This page addresses when to use italics, when to avoid italics, how to use italics for emphasis, and when to use reverse italics. Additional cases and examples are provided in the Publication Manual; users’ most common questions are addressed here.

Italics and reverse italics are covered in Sections 6.22 and 6.23 of the APA Publication Manual, Seventh Edition

When to Use Italics

In APA Style papers, use italics for the following cases:

Case

Example

First use of key terms or phrases, often accompanied by a definition

Mindfulness is defined as “the act of noticing new things, a process that promotes flexible responding to the demands of the environment” (Pagnini et al., 2016, p. 91).

Titles of books, reports, webpages, and other stand-alone works

Assessment and treatment of older adults: A guide for mental health professionals

Titles of periodicals and periodical volume numbers (but not the comma between them)

American Journal of Nursing, 119(9), 47–53.

English letters used as statistical symbols or algebraic variables

M, SD, t, Cohen’s d

Anchors of a scale (but not the associated number)

ranged from 1 (poor) to 5 (excellent

a Likert scale (1 = strongly disagree to 5 = strongly agree)

First use of words, phrases, or abbreviations from another language when readers may not be familiar with them; however, if the term appears in a dictionary for the language in which you are writing, do not italicize it

Their favorite term of endearment was mon petit chou.

When Not to Use Italics

Do not use italics for the following cases in APA Style papers:

Case

Example

Titles of book series

the Harry Potter series            

The punctuation mark after an italicized word or phrase or between elements of a reference list entry (e.g., the comma after a periodical title or issue number, the period after a book title)

Journal of Abnormal Psychology, 128(6), 510–516.         

Words, phrases, and abbreviations of foreign origin that appear in a dictionary for the language in which you are writing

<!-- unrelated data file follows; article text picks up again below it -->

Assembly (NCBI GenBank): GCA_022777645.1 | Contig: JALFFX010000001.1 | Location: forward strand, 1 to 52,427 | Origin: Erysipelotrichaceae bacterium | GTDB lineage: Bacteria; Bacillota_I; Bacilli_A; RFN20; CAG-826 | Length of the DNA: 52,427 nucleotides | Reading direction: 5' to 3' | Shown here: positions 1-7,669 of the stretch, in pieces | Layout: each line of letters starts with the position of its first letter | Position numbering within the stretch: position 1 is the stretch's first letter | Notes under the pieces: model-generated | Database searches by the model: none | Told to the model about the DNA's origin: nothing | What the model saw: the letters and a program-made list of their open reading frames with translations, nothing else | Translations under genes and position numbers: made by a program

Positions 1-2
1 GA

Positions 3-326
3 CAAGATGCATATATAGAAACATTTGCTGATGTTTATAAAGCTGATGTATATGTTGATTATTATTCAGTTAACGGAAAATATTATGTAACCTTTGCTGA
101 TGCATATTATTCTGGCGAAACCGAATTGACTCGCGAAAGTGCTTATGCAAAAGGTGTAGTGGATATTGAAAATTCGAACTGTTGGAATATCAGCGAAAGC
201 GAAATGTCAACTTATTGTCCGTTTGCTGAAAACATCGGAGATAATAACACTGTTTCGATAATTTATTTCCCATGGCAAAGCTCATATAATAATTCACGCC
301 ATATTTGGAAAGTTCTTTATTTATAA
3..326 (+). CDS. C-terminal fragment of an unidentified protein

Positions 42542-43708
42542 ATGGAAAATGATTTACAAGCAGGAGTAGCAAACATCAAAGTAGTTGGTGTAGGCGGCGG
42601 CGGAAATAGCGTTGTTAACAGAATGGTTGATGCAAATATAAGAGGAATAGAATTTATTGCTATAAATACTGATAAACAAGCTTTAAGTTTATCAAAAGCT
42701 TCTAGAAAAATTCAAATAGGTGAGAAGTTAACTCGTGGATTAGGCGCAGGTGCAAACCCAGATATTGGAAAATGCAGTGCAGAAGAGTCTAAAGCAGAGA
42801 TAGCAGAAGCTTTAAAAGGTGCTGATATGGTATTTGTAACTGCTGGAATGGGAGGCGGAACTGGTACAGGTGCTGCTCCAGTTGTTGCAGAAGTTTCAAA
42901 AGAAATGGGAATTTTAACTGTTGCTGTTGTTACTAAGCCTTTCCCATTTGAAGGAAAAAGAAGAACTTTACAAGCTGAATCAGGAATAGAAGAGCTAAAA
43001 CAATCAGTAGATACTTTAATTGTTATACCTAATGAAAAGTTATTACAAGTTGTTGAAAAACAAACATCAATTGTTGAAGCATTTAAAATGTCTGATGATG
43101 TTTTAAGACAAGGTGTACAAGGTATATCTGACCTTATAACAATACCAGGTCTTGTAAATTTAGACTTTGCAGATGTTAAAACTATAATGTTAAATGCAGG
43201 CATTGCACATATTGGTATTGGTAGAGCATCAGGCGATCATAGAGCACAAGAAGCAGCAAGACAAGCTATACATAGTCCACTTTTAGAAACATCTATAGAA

a posteriori
a priori
per se
ad lib

Italics for Emphasis

In general, avoid using italics for emphasis. Instead, rewrite your sentence to provide emphasis. For example, place important words or phrases at the beginning or end of a sentence instead of in the middle, or break long sentences into several shorter sentences.

However, do use italics if emphasis might otherwise be lost or the material might be misread, as in the following example.

Whereas creative self-efficacy typically focuses on confidence beliefs prior to engaging in creative endeavors, perceived creative credit focuses on the beliefs developed after engaging in creative tasks (Ng & Yam, 2019, p. 1146).

If you add emphasis to a direct quotation, place the words “[emphasis added]” in square brackets after the words you have italicized. 

Research on creativity indicates that “promoting creativity without attending to the subsequent psychological and behavioral changes decreases rather than increases [emphasis added] organizational performance over the long run” (Ng & Yam, 2019, p. 1157).

Reverse Italics

When words that would normally be italicized appear within text that is already italicized, those words should be set in standard (nonitalic) type, referred to as reverse italicization. For example, if an italic symbol appears in a table title (which is also italicized), use standard type for the symbol.

Demographic Characteristics of Study Participants (N = 250)